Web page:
How to make the most of Pinterest
Pinterest experts The Social Giraffe take us through how to use the platform to drive traffic and increase brand awareness.
4th February 2022
91% of Pinterest users say that Pinterest is a positive place to be. In fact, it’s also been referred to as one of the remaining positive places left on the internet.
With 3 in 5 adults more likely to make a purchase from a business that is represented in a positive place, it’s high time to start growing your business’ presence on Pinterest and channeling the platform’s e-commerce opportunities.
To help you get started, we hosted a virtual event with Katie and Philippa from The Social Giraffe to find out how we can all make the most out of Pinterest and gain a deeper understanding of the platform and its users.
Watch the replay below or keep scrolling for the full summary blog.
“Two-thirds of people are visual learners meaning that two-thirds of the population are more likely to learn and search for things via visuals. Therefore, it makes perfect sense why Pinterest is such a successful platform.”
Pinterest is really a search engine rather than a social media platform. But it’s a visual search engine that opens up a world of inspiration.
Pinterest has been described as if Google and Instagram had a baby, so it’s easy to see how Pinterest can be effectively used as a marketing channel by enabling you to serve your customers and clients at the precise moment they’re looking for you due to its search engine capabilities.
To add to that, 87% of searches on Pinterest are unbranded. This really sets Pinterest apart from other platforms such as Google or Youtube where bigger brands often squash smaller businesses with their large budgets. However, Pinterest truly champions the creatives and the smaller business owners by leveling the playing field and allowing smaller businesses to easily appear in searches alongside bigger brands.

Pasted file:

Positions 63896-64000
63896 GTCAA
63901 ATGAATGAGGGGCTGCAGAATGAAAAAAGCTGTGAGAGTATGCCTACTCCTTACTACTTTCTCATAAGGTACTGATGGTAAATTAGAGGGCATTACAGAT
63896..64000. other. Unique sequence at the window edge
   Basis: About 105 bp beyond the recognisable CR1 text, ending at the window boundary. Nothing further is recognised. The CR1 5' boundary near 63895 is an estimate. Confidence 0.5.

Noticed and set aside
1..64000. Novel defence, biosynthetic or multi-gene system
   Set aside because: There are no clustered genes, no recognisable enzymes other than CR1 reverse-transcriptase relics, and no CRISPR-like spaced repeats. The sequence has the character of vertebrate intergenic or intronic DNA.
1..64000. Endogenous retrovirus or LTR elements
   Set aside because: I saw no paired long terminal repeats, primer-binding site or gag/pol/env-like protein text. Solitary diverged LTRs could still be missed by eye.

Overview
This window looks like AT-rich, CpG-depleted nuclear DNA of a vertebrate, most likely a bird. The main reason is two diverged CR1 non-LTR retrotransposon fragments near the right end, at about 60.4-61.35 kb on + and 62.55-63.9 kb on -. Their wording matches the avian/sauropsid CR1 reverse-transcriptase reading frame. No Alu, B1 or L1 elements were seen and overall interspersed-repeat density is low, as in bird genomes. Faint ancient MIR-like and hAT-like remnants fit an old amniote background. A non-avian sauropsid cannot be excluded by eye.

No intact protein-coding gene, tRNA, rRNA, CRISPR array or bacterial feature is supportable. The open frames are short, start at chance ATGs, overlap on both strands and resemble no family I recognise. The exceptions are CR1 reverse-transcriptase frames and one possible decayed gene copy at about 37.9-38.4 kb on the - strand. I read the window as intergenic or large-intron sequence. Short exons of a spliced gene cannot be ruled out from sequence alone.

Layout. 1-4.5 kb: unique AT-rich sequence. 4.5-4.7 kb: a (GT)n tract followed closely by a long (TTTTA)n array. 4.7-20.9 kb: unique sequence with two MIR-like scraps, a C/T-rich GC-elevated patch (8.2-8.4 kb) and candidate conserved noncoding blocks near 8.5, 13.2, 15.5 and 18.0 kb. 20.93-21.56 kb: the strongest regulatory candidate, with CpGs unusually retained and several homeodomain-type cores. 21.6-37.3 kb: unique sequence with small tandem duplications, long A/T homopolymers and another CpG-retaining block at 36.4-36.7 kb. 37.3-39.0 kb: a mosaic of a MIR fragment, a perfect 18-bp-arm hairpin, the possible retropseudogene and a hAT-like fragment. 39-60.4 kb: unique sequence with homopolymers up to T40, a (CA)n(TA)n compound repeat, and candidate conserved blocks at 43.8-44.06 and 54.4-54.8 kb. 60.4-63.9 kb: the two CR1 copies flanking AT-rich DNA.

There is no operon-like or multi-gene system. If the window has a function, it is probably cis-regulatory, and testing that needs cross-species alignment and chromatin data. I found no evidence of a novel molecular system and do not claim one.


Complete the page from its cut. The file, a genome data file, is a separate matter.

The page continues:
The world of e-commerce is moving at a very fast pace, but Pinterest is keeping up! Pinterest offers brands a huge opportunity to provide their customers with real-life experiences and their shopping features make them a real contender for brands to get their products and services out there. In fact, 90% of Pinterest users try new things they find on the platform.
Pinterest provides the inspiration, and the path to purchase which is why it can be such an effective platform for businesses of all sizes.
There are three key things that Pinterest does for you…
Say somebody finds your content on Pinterest, they click on your Pin, and then go straight to your website. Pinterest is very different from other platforms in that it actually encourages you to leave the platform and is absolutely fine with you leaving the platform in order to find what you need. Simply put, it makes it so much easier to click and convert your audience directly from the platform.
You could have thousands of followers on social media but find that they don’t engage. You don’t own your social media platform, but you do own your email list; therefore, growing that list is super important. Pinterest is such a reliable website traffic driver that you can easily direct that traffic to acquire more email subscribers. It’s so much easier to control than social media!
Lastly, Pinterest converts to sales. The best way for us to demonstrate this, though, is through numbers. People on Pinterest are 3 times more likely to say that they’re always shopping. And 40% say that they love shopping. This translates to a much higher spend with people spending 3 times more on Pinterest, compared to other social media platforms (which is huge!). With 85% of Pinterest users making a purchase based on what they’ve seen on Pinterest, it seems crazy for anyone not to include Pinterest in their marketing plans.